The block assemblies computed by VELVET, ABYSS, and Euler-SR, the SUPERLOCAS run and the VELVET assembly of leftover reads introduced high levels of redundancy into the combined set of contigs. This was evident at five levels: (i) different runs of different tools assembling identical sets of input reads; (ii) reads used twice if their respective block was allocated to overlapping superblocks; (iii) unmapped reads contributing to multiple superblock assemblies; (iv) reads reused due to repetitive alignments to multiple blocks; and (v) assembly of leftover and dangling pairs also included in the block assemblies. To assemble the contigs and purge the redundancy, we used AMOScmp, which applies an alignment-layout-consensus approach using alignments against the reference to guide the overlap calculation of contigs (29). To reduce complexity and hardware requirements we ran AMOScmp on each chromosome arm separately (SI Materials and Methods).

Correction of Misassemblies.

We aligned all reads against the set of supercontigs using GenomeMapper and performed consensus analysis with SHORE. Differences between aligned reads and reference sequence revealed misassemblies in the supercontigs. Any supercontig shorter than 100 bp, featuring only low read coverage as well as supercontigs with mostly repetitive read alignments were removed. All remaining supercontigs were split at any region where variant predictions indicated misassemblies including uncovered regions, local clusters of differences, and regions with mate pairs that did not align in the expected order and orientation (SI Materials and Methods).

Scaffolding.

Read pairs with reads aligned to two different supercontigs defined a connection (bridge) between the respective supercontigs. Bridges suggested that two supercontigs were in local vicinity and had a defined order in the focal genome. We also used homology of supercontigs to the reference sequence to infer additional connections, as described in the BAMBUS (30) manual (SI Materials and Methods). As mate pair libraries suffer from high rates of potential clonal events we did not consider mate pair reads that aligned to the exact positions as others of the same library.

After running BAMBUS with the set of filtered bridges and connections based on homology as input, the final scaffolding graph was plotted, manually evaluated, and suspicious connections were removed (SI Materials and Methods). By default, BAMBUS connects contigs within scaffolds using a fixed number of 60 N's. Instead, we predicted the most likely distance between connected contigs on the basis of the alignment locations of read pairs mapped to two connected contigs, and introduced the corresponding number of N's into the scaffolds.

Base Quality Assessment and Masking.

To assign a final per-base quality value, we aligned reads against the respective assembly and used SHORE's resequencing pipeline for consensus analysis (SI Materials and Methods). On the basis of SHORE's positionwise quality values qref (reference) and qvar (variation) we assigned a per-base quality qass to each residue. If there was mere support for the reference allele, qass was set to qref. If only a nonreference allele was supported, qass was set to 0. If there was evidence for two alleles, qass was assigned the maximum of 0 and the difference of qref and qvar. Every base that was assigned a quality value of less than 10 was masked. Scaffolds with less than 500 unmasked bases were discarded. N's at the beginning of scaffolds were removed. For a more stringent, but less comprehensive assembly, we masked all bases with a quality of less than 15. Additionally we masked all unmasked regions that were shorter than 100 bp.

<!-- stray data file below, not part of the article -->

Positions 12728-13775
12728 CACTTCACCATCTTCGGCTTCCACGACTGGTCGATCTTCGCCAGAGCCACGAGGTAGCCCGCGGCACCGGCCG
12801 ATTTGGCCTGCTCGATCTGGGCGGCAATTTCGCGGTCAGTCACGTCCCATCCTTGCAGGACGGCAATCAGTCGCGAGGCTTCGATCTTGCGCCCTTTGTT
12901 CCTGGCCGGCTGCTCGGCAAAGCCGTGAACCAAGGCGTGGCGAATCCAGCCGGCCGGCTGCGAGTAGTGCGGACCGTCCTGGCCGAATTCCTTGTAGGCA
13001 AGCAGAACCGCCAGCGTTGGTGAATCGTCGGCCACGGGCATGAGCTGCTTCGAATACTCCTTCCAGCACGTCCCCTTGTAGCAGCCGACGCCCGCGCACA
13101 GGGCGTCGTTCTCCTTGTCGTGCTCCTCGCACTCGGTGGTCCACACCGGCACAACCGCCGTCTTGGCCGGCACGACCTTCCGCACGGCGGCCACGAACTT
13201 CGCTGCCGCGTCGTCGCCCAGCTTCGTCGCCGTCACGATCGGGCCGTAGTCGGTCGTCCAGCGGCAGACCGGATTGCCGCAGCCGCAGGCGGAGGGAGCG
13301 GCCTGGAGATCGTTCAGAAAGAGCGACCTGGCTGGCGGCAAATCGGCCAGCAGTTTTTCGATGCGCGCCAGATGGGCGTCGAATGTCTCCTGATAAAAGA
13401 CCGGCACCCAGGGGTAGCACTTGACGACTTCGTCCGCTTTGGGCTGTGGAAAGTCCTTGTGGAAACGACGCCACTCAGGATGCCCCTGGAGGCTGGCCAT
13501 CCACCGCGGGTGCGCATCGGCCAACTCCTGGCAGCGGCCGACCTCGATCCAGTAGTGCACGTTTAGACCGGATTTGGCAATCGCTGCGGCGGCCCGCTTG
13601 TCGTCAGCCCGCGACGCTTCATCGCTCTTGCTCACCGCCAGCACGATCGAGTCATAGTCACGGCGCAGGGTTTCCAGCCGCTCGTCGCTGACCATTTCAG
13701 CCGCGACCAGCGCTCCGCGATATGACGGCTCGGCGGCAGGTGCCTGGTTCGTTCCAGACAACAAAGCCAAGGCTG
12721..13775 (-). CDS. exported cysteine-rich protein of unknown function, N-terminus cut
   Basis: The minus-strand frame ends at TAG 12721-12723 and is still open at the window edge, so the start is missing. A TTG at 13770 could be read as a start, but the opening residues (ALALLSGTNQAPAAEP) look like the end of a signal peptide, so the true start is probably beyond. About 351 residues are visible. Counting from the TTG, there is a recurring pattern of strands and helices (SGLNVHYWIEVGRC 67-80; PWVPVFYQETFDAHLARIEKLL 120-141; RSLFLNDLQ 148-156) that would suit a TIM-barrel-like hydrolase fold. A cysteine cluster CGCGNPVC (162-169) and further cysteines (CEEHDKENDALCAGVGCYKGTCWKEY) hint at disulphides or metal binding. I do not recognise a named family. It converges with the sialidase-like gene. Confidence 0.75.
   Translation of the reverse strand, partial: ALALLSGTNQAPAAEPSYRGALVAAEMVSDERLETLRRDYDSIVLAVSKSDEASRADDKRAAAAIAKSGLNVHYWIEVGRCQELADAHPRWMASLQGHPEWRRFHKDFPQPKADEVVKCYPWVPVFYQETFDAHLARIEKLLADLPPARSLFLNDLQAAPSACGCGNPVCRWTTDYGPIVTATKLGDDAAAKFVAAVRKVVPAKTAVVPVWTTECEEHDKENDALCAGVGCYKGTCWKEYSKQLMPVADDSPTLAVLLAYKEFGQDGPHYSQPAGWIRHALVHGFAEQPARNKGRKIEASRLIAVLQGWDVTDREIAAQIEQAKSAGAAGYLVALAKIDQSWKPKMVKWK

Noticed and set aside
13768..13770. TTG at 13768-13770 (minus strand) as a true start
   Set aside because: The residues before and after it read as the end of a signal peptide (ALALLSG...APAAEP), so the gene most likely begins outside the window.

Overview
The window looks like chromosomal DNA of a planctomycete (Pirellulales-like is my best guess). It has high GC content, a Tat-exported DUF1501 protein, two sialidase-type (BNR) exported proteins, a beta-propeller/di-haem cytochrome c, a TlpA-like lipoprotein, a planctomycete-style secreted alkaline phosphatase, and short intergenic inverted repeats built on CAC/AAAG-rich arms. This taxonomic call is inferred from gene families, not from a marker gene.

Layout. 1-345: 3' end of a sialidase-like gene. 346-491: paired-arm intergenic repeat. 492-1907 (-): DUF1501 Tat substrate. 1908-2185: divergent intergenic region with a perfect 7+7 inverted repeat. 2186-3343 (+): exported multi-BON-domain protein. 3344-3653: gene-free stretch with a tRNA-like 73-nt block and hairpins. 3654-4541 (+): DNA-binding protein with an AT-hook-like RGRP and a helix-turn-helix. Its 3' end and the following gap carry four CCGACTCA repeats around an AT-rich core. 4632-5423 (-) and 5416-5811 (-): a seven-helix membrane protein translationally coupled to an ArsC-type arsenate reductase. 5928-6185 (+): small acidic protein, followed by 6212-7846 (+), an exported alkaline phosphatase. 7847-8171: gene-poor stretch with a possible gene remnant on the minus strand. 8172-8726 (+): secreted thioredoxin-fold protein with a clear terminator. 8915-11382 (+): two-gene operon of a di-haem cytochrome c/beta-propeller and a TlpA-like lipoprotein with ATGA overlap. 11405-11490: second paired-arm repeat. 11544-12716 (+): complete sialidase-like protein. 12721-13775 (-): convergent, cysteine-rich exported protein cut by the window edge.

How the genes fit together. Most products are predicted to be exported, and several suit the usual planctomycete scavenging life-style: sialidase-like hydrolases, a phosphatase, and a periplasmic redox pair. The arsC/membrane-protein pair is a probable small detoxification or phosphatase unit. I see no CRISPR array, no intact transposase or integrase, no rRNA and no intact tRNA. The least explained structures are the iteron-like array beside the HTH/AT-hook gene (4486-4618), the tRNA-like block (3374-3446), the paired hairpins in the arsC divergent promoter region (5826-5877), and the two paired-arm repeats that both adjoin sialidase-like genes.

ALLPATHS-LG de Novo Assembly.

ALLPATHS-LG version allpathslg-35762 (23) was applied. Default parameters were used, except that USE_LONG_JUMPS was set to “false,” as long jumping libraries with size larger than 20 kb were not included in the analysis.

Supplementary Material

Supporting Information:

Acknowledgments

We thank all developers of the assembly tools used in this study. We thank Illumina for sequencing seven paired-end lanes of Bur-0. This work was supported by European Community Framework Programme 7 (FP7) Marie Curie Fellowship PIEF-GA-2008-221553 and a European Molecular Biology Organization (EMBO) long-term fellowship (to L.M.S.), Bundesministerium für Bildung und Forschung (BMBF) Genomanalyse im biologischen System Pflanze - Genome-wide Natural Diversity Exploitation in the Arabidopsis Population (GABI-GNADE) (D.H.H. and D.W.), European Community Framework Programme 6 (FP6) Integrated Programme (IP) Silencing RNAs: Organizers and Coordinators of Complexity in Eukaryotic Organisms (SIROCCO) (Contract LSHG-CT-2006-037900), Transnational Plant Alliance for Novel Technologies - Towards Implementing the Knowledge-based Bio-economy in Europe (PLANT-KBBE) project Transcriptional Networks and Their Evolution in the Brassicaceae (TRANSNET) (BMBF), a Gottfried Wilhelm Leibniz Award of the Deutsche Forschungsgemeinschaft (DFG), and the Max Planck Society (D.W.).

Footnotes

The authors declare no conflict of interest.

This article contains supporting information online at www.pnas.org/lookup/suppl/doi:10.1073/pnas.1107739108/-/DCSupplemental.